Dublin

Mairead O’hEocha, Two Owls, 2020, oil on board, 24 3⁄4 × 33 1⁄8".

Mairead O’hEocha, Two Owls, 2020, oil on board, 24 3⁄4 × 33 1⁄8".

Mairead O’hEocha

Temple Bar Gallery + Studios

Mairead O’hEocha’s most recent paintings are strangely vibrant studies of dead creatures—brightly hued depictions of taxidermied beasts and birds at once gorgeous and ghoulish. Her subjects are the stuffed, posed, and lifeless occupants of antique display cabinets in Dublin’s natural-history museum, a Victorian-era institution that is itself, in its impeccably preserved, nineteenth-century style, frozen in time: a museum of a museum. Dubliners call it, with morbid affection, the Dead Zoo.

Such a setting—a place where natural forms are arrested and arrayed, fixed and framed for leisurely contemplation—is an apt inspiration for the orderly intricacies and time-stopping tendencies of O’hEocha’s art. Over the past decade and a half she has finessed a wide-ranging aesthetic of complex, bittersweet stillness. Her breakthrough work, from around 2007, introduced her as an amiably wistful wayfarer, a painter of miscellaneous, more or less mundane places: garden centers and suburban bungalows, public squares and gas stations. These images are of hushed, unpeopled scenes: small, subdued oil-on-board pictures suggestive of sudden quotidian reverie, moments of estranging dispassionate quietude on uneventful days. O’hEocha’s muted, delicate realism begins in the limited light—the overlapping grays and fleeting sunburst glows—of Irish weather. But her paintings have, over time, confected a more exquisite luminosity. However downbeat the scene, urban, rural, and coastal landscapes have become to varying degrees crystalline and kaleidoscopic, composed of squares, strips, and shards of beautifully unbelievable, out-of-the-ordinary tones: soft-pink and baby-blue pastels, strong citrusy highlights of orange, peach, lemon, lime.

Though O’hEocha’s more recent paintings have retreated from the exotic, varicolored splendor of this transformed outdoor world, they have found similar tonal blooming and formal growth in alternative, indoor subjects. An extraordinary experiment in the minor genre of floral still life—in paintings made between 2015 and 2017—intensified the developing dialectical imperatives of O’hEocha’s art: coolheaded painterly calculation set against visual and sensory excess, multidirectional light and abundant color in contest with background darkness and inevitable decline. Death haunts these radiant pictures just as it also bedevils the refined representations of natural diversity in O’hEocha’s “Dead Zoo” paintings, gathered in the exhibition “Tale Ends & Eternal Wakes” during this year’s long, sad, baleful spring. The show included six paintings—three small (on board) and three large (on canvas)—each eliciting equal degrees delight and dread. In addition, O’hEocha chose, for the first time, to show a group of ink-on-paper drawings: fifteen sketched encounters with the museum’s displays, hung salon style across one full gallery wall.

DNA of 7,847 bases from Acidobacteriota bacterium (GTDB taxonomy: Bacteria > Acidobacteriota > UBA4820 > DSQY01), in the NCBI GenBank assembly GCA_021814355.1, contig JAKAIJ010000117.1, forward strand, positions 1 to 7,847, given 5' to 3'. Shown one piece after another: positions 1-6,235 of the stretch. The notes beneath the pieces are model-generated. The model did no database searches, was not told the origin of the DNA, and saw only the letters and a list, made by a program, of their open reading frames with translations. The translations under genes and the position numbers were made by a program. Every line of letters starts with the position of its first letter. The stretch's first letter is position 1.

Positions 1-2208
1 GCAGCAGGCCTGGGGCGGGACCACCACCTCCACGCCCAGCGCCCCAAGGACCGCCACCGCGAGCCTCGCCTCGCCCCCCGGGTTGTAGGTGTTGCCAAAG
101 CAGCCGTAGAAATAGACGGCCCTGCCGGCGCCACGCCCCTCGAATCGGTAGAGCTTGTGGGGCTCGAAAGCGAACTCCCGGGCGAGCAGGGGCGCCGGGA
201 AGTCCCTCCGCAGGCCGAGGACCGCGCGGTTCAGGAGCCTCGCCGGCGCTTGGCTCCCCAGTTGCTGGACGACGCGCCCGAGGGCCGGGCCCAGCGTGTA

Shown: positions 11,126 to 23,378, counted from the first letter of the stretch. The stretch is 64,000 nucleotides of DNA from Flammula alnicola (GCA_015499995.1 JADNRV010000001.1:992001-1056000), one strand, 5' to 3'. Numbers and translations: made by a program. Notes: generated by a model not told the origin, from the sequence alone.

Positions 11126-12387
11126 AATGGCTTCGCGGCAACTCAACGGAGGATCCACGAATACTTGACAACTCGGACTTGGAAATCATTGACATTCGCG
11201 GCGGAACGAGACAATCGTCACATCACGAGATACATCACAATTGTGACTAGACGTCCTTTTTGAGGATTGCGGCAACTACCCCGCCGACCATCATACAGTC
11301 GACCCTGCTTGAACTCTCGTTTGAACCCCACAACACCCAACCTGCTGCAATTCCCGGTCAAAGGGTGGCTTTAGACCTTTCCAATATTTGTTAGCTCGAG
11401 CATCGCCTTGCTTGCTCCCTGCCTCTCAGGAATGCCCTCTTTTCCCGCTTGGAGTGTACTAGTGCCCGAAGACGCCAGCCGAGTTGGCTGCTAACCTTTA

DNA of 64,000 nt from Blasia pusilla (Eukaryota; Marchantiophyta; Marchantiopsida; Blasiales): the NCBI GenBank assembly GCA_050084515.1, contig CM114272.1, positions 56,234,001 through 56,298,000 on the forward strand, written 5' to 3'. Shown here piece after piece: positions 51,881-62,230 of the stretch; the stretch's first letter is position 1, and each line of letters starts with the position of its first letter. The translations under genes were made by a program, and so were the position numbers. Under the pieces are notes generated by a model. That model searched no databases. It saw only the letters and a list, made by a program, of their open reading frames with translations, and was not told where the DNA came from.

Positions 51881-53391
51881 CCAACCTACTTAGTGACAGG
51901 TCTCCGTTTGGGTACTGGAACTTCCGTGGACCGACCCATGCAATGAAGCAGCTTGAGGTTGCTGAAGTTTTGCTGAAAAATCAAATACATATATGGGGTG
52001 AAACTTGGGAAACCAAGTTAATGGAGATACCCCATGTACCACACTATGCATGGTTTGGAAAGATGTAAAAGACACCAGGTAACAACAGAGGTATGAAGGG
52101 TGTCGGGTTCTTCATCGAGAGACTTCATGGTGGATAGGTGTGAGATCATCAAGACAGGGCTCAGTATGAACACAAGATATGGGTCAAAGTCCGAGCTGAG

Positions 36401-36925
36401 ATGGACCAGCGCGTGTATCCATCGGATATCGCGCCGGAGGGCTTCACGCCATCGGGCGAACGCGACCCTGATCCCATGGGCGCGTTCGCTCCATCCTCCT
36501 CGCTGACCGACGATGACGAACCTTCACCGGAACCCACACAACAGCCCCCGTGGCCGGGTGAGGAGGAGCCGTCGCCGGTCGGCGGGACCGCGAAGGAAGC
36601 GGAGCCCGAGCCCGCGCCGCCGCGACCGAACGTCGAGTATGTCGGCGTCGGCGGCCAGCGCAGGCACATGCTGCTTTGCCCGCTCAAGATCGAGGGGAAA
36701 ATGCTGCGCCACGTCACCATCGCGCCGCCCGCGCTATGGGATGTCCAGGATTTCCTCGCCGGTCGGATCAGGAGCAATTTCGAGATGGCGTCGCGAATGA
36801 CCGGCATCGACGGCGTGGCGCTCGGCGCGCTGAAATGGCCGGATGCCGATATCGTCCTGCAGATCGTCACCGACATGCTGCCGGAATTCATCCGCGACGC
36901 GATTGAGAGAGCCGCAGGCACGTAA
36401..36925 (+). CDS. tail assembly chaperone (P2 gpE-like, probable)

Often, O’hEocha’s paintings flaunt self-conscious charm, but their attractions are assertive and unsettling, too. The mauve, pearly purple and pale-lemon plumage of the paired birds in Two Owls (all works cited, 2020), for instance, is rendered with resplendent subtlety—in fascinated tribute, perhaps, to the former living dynamism of these now-static predators. But O’hEocha leaves deep, wide hollows where the owls’ eyes should be, imagining the animals as figures of zombified horror. She also underscores the specific context of permanent museum display: The owls rest on pink perches; two bats pose on glass shelves; an orangutan stares out from the dark confines of a display case. Within these unchanging microenvironments, the animals seem, in their preserved state, both precious and pitiable. Likewise, Mountain Goat, Natural History Museum, Dublin is a melancholy marvel of curious, motley coloring, its fleece glowing—pink, blue, green, a little golden—against the shadowy background of a cabinet interior. Two Kingfishers is on the surface sweet and consoling, conjuring a bright, appealing image of natural companionship. And yet this avian couple is forever locked within a tiny fragment of artificial nature. Enclosed in a compact container, the birds coexist bloodlessly within a constructed world. For O’hEocha, perhaps, this restricted existential predicament is not so different from our own. Look at the colored light inside the display case: Isn’t it the same as the light beyond?